The Hue Grid can be used in two different modes:
Each mode has it’s own advantages, depending on what result we want to achieve. More about this in the later sections. The grid consists of control points connected with the dashed lines. Every point in the grid can be moved to a different location. This operation results in remapping the original color in the point position to the new one.
Light grey points indicate the original positions of the control points. There are also a solid and dashed lines between the original and current control point positions to visually represent the remapping for every control point. Color remapping in every pixel position in the grid can be previewed using mouse cursor – black arrow starting with the red dot will be rendered.
For a better control point management you can select multiple points by clicking and dragging in the grid control area. White selection rectangle will be rendered to indicate the selection area:
The selection can be further modified:
Holding a shift key will add the points to the current selection,
Holding alt + shift key will remove the points from the current selection.
Currently selected points are marked with a red color.
Every control point that has been modified is called a Pinned Point. Its position is now locked and won’t be affected by the neighbouring control points. By default, the position of all the control points that are not pinned, is calculated based on the nearest Pinned Points. Pinned points are marked with a green color:
You can reset the pinned point using Alt+Click on the selected point or by selecting the point and then using “Reset selected point” action from the context menu.
Grid mode can be changed using the icon highlighted below (the tooltip will be displayed on mouse over):
Once we click the button a new modal window will appear. We can keep the current changes or switch to a fresh default grid. Changes can’t be transferred from one grid to the other one with 1:1 precision – the resulting grid will be the closes approximation based on the amount of the control points selected.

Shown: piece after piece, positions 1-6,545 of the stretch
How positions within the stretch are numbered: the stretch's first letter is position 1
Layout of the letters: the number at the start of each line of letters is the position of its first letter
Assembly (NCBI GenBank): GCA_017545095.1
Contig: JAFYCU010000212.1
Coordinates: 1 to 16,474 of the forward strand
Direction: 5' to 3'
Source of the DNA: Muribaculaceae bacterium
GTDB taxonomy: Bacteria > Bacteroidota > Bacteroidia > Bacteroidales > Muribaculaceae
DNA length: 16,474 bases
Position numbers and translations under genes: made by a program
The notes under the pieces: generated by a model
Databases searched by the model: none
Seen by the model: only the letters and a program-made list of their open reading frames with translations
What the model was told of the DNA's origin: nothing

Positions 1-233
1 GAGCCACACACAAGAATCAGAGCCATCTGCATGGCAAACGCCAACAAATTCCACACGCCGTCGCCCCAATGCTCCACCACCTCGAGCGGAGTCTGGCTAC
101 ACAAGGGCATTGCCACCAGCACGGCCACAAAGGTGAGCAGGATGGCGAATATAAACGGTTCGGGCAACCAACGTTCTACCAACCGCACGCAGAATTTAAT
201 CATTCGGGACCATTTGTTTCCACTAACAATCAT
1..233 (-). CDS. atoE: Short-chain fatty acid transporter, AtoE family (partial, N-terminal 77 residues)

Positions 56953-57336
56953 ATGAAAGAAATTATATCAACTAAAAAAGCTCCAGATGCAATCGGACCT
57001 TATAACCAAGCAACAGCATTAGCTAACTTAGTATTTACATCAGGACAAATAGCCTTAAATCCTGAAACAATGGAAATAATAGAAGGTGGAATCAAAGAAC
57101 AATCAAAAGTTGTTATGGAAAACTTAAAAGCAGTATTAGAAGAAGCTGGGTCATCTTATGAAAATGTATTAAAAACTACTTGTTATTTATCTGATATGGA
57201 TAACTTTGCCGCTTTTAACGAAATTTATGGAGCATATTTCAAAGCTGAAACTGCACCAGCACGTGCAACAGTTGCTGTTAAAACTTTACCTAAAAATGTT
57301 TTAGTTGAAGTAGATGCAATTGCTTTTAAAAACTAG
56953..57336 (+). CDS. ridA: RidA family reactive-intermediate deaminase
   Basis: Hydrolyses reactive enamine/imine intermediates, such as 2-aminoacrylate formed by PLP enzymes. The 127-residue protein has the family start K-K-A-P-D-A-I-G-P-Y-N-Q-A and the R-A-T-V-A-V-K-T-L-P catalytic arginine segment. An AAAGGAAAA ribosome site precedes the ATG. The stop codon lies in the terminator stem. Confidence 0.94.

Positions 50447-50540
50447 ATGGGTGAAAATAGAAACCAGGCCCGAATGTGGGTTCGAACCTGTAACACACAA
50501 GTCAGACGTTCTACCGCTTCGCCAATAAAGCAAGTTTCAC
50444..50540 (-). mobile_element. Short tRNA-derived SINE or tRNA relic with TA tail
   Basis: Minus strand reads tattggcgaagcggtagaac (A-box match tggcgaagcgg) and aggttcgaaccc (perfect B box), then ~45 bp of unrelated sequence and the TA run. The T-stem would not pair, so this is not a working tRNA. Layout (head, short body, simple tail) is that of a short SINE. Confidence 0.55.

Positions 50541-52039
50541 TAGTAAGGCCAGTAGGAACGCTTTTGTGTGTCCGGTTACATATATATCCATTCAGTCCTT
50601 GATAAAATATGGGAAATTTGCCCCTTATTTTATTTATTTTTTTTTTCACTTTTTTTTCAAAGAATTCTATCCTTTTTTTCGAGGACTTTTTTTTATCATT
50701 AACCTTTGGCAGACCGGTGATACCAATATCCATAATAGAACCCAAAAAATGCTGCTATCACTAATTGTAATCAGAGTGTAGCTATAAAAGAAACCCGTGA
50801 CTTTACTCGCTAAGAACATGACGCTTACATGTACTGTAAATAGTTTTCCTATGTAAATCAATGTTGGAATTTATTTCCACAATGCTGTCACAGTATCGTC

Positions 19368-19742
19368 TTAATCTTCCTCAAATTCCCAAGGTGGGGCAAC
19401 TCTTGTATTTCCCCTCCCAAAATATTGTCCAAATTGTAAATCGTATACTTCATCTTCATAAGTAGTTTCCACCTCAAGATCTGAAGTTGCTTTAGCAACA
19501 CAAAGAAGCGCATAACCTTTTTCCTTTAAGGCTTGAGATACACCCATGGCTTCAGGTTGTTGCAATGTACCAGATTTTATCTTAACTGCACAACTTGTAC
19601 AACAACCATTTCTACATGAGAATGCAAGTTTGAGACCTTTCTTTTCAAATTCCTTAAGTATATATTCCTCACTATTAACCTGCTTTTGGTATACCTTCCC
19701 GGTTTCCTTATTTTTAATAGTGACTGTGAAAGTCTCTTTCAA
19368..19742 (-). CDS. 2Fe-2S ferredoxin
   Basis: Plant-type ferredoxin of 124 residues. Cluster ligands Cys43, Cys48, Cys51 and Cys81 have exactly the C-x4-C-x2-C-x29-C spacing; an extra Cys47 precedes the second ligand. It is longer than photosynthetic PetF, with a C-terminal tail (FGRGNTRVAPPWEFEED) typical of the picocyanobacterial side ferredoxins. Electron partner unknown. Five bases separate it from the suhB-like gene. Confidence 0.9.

Grid Context Menu
Using the hamburger icon in the top-right corner a context menu with the grid actions can be accessed:
A selection of grid actions can be used to modify the grid control points:
Reset Grid – resets all the control points to the original position and state (pinned/not pinned)
Reset selected point – resets the selected point(s) only
Select All – selects all the point in the Hue grid
Select None – removes the selection
Invert Selection – inverts the selection
Pin All Points – pins all the points in the grid
Smooth – invokes the smooth operation window and allows for smoothing the control points remapping
Saturate – invokes the saturate operation window and allows for proportional saturation change in selected/pinned/all control points.
Rotate – invokes the rotate operation window and allows for the grid rotation (selected/pinned/all points)
Contrast – invokes the contrast operation window (available only in the Luma grid)
Luma grid is the second main control of the plugin and allows for the Luminosity and Saturation remapping.
In Luma Grid control two hamburger icons are available – each for every grid. This means that the actions can be applied to the grid separately. For the operations there’s always an option to link the grids when performing operation such as Saturate or Smooth. Both grids will be then affected the same way.
You can see the color distribution graph enabled in the picture below (left: on, right: off):
HSV & HSP
The two main color spaces available in the plugin are HSV and HSP. The difference between the two is how the lightness is calculated. You easily can see the difference in the LUMA grid when switching between the two: